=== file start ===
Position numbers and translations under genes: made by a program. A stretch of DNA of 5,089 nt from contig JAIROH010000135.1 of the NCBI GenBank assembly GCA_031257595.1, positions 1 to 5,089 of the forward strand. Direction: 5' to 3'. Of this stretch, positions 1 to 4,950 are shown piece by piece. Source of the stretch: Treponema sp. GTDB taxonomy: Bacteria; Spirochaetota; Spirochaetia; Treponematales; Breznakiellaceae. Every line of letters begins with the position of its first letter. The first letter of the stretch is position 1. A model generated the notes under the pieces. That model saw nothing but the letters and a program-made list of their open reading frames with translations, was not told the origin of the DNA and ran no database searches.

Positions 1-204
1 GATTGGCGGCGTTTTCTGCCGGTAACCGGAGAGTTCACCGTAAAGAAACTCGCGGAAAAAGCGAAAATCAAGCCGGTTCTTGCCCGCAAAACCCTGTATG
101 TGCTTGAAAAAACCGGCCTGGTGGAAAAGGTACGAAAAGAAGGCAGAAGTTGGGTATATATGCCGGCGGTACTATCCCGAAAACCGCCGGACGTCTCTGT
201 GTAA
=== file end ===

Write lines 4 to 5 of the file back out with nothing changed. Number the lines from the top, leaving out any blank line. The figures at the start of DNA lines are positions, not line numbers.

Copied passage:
101 TGCTTGAAAAAACCGGCCTGGTGGAAAAGGTACGAAAAGAAGGCAGAAGTTGGGTATATATGCCGGCGGTACTATCCCGAAAACCGCCGGACGTCTCTGT
201 GTAA